Galileo's Opere

The Opere di Galileo in 4 volumes from 1744

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Galileo Galilei (1564-1642) was born in Pisa where he entered the University at the age of 17, originally as a medical student. Later he turned to mathematics and continued his education at Padua which was, in effect, the university for the major maritime power of Venice. In 1609 he constructed an improved version of a new Dutch invention – the telescope.

Opere Volume One title page

Although some historians disagree as to who first turned a telescope to the heavens it can still be claimed that Galileo was the first person to use the refracting telescope to make important astronomical observations. These observations convinced him of the accuracy of Copernicus’ heliocentric theory of the motion of the planets (that the planets revolve around the sun) rather than the Roman Catholic Church’s approved theory that the planets revolved around the Earth. By this time he was a professor of astronomy at the University of Pisa and, as such required to teach the Church’s approved doctrine. His defence against thinking for himself rather than thinking what the Church told him to think was the reasonable ‘I do not feel obliged to believe that the same God who has endowed us with sense, reason and intellect has intended us to forgo their use’. His refusal to teach what he was told led in 1633 to the Penitentiary College (otherwise known as the Inquisition) convicting him of the crime of heresy, forcing him to withdraw publicly his support of Copernicus and sentencing him to life imprisonment. Because of his old age this was moderated to house arrest. Therefore he spent the last nine years of his life at his villa in Florence.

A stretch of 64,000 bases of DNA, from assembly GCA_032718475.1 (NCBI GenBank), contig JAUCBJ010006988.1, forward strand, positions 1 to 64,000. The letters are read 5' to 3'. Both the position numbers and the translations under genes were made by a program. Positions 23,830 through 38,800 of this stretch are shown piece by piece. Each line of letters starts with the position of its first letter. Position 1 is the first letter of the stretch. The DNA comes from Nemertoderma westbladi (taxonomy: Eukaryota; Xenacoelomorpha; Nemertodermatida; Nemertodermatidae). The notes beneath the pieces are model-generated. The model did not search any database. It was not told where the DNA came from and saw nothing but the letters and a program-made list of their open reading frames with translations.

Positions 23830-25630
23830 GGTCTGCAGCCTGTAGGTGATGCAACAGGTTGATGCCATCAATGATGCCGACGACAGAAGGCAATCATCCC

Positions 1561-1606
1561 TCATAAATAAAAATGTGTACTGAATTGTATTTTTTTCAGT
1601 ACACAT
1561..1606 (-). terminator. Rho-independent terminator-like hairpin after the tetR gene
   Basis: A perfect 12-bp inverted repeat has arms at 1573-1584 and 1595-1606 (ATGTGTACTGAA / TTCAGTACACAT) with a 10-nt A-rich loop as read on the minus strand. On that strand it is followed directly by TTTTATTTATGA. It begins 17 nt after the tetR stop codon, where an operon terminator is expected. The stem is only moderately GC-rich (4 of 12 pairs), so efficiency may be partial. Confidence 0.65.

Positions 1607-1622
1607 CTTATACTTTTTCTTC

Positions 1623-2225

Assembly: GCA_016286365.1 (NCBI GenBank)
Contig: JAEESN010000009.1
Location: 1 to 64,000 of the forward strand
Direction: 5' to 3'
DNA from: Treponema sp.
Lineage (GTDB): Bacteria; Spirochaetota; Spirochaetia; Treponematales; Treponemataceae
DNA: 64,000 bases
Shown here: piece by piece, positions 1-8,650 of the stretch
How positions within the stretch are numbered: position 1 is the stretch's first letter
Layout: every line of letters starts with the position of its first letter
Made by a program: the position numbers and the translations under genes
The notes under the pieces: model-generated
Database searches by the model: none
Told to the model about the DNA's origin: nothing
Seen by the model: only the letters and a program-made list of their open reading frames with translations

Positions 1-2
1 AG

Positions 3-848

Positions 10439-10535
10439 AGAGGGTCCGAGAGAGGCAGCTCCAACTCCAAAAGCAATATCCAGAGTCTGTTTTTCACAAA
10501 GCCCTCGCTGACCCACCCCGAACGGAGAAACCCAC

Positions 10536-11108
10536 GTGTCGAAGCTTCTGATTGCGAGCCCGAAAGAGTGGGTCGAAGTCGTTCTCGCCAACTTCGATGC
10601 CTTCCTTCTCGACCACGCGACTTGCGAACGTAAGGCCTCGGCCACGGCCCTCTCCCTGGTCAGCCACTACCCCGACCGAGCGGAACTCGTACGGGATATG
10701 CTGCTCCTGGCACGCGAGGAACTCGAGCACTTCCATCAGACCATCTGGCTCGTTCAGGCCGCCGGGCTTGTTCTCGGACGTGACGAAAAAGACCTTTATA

Galileo's originality as a scientist was in his methodology, his propensity for reducing problems to their basics, applying common sense and logic and then analysing and resolving them according to simple mathematical descriptions. His ‘Law of Inertia’ was the foundation of Isaac Newton’s ‘First Law of Motion’.

Historical Collection 1 contains the following from the works of Galileo:

GALILEI, Galileo
Opere di Galileo Galilei divise in quatro tomi. Vol. 1.
Nella stampiera del seminario, Gio. Manf. . Padova, 1744 601p. ill.

GALILEI, Galileo
Opere di Galileo Galilei divise in quatro tomi. Vol. 2.
Nella stampiera del seminario, Gio. Manf. . Padova, 1744. 564p ill

GALILEI, Galileo
Opere di Galileo Galilei divise in quatro tomi. Vol. 3.
Nella stampiera del seminario, Gio. Manf. . Padova, 1744. 486p. ill.

GALILEI, Galileo
Opere di Galileo Galilei divise in quatro tomi. Vol. 4.
Nella stampiera del seminario, Gio. Manf. . Padova, 1744 342p. ill.

The four volumes on Galileo’s philosophy and mathematics are written in the form of dialogues and letters and the first volume includes a life of Galileo.

You can learn more about Galileo on this website:

Galileo the Heaven Gazer, part of our 'Virtual observatory' gallery discusses his work with the telescope in greater detail and also discusses the great man's own eyesight, a topic which remains the subject of much speculation but little verifiable fact.

Galileo Galilei, part of our 'Virtual art gallery' section discusses an English-made portrait of Galileo hanging in the College of Optometrists.

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